• The reason why some countries can have nuclear weapons is easy to find in this article: Treaty on the Non-Proliferation of Nuclear Weapons, where you can read very interesting topics.

    The Treaty on the Non-Proliferation of Nuclear Weapons, commonly known as the Non-Proliferation Treaty or NPT, is a landmark international treaty whose objective is to prevent the spread of nuclear weapons and weapons technology, to promote cooperation in the peaceful uses of nuclear energy and to further the goal of achieving nuclear disarmament and general and complete disarmament.

    First pillar: non-proliferation

    Five states are recognized by the Non-Proliferation Treaty as nuclear weapon states (NWS): China (signed 1992), France (1992), the Soviet Union (1968; obligations and rights now assumed by the Russian Federation), the United Kingdom (1968), and the United States (1968) (The United States, UK, and the Soviet Union were the only states openly possessing such weapons among the original ratifiers of the treaty, which entered into force in 1970). These five nations are also the five permanent members of the United Nations Security Council.

    Non parties to the treaty

    Four non-parties to the treaty are known or believed to possess nuclear weapons: India, Pakistan and North Korea have openly tested and declared that they possess nuclear weapons, while Israel has had a policy of opacity regarding its own nuclear weapons program. North Korea acceded to the treaty in 1985, but never came into compliance, and announced its withdrawal in 2003.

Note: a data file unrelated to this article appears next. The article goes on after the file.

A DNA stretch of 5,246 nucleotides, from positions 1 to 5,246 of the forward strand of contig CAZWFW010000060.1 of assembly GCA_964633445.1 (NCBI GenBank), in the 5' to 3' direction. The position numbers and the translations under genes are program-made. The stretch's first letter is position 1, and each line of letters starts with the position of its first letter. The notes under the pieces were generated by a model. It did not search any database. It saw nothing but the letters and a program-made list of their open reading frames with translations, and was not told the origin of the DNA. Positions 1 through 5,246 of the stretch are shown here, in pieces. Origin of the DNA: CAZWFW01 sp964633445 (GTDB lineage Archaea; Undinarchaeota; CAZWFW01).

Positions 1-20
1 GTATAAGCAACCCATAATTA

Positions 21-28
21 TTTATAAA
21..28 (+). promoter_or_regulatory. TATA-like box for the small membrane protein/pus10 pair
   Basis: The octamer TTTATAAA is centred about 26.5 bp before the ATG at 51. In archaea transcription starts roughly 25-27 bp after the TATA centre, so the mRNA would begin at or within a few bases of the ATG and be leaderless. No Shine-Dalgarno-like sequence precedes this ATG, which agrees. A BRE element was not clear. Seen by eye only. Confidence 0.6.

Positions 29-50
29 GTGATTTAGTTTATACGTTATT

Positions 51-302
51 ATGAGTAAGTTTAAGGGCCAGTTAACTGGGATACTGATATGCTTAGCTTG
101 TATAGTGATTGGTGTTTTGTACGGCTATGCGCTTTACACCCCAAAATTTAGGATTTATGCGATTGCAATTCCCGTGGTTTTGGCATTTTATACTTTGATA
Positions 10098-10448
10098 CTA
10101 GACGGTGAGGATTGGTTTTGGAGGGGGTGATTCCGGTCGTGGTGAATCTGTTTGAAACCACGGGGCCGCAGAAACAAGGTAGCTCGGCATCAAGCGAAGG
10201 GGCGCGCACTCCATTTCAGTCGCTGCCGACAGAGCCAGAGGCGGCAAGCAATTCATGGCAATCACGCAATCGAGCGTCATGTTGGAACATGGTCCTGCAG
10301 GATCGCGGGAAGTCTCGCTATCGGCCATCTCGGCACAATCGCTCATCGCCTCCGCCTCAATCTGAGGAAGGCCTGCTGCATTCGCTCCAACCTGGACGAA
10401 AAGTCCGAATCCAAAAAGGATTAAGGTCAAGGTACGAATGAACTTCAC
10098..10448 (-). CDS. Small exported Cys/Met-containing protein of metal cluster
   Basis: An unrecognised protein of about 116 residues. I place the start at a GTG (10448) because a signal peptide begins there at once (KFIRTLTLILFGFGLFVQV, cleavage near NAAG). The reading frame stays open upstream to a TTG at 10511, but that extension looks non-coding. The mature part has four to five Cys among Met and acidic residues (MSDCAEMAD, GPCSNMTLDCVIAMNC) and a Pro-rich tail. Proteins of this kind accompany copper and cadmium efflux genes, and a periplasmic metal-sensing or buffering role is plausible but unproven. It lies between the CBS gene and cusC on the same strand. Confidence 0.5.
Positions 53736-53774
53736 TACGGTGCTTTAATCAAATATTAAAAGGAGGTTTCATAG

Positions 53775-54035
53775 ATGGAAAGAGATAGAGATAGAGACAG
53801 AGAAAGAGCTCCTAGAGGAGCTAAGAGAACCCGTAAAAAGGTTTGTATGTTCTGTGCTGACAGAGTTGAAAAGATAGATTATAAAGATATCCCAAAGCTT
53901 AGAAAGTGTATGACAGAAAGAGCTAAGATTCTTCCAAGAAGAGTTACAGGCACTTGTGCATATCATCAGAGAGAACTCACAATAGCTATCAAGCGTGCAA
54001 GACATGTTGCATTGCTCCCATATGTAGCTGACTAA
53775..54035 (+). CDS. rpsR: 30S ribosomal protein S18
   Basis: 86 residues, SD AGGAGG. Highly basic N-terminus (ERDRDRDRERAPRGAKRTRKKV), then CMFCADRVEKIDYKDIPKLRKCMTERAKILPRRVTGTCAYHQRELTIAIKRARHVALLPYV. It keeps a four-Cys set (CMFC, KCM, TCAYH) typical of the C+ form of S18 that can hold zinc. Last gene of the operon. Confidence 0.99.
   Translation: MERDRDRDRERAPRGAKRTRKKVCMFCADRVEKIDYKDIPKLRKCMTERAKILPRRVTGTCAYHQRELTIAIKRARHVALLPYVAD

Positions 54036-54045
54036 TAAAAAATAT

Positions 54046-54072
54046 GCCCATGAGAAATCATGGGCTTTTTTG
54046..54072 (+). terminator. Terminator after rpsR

So as you can see in the previous quote there are exceptions to the rule like US, France, China and Russia, and there are countries which haven't approved the treaty like North Korea and India, but the countries that approved the treaty must fallow its pillars.

    In fact there is no reason, in theory all the countries have the same rights, and so if United States, Israel, India and others have nuclear weapons then any other country should be allowed to have.

    By my point of view if a country doesn't want that other country have nuclear weapons or biological weapons that country must show the example and do what it request and disable all its weapons of this kind, because the rule should be followed by everyone and not only for some unprivileged, because they are equals in rights.

    All countries are equal in rights, but some are more equal than others. It may seem unfair but I think it is reasonable to prevent more country from building a nuclear arsenal, especially unstable countries.

    The Non-Proliferation Treaty commits the five nuclear weapons states to nuclear disarmament, but provides no timetable for doing so. Maybe the last two paragraphs should be modified to note this (and remove "personal opinion", which is discouraged in SE answers).

    @Shautieh It is debatable which countries are stable or unstable, especially since that may change over time. Just look at the mess the fall of the USSR caused. In hindsight it can be argued that were Ukraine not forced into the Budapest Memorandum, it would've been safer than it is now. Just like nukes on both sides stabilised Pakistan-India relations.

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Content dated before 7/24/2021 11:53 AM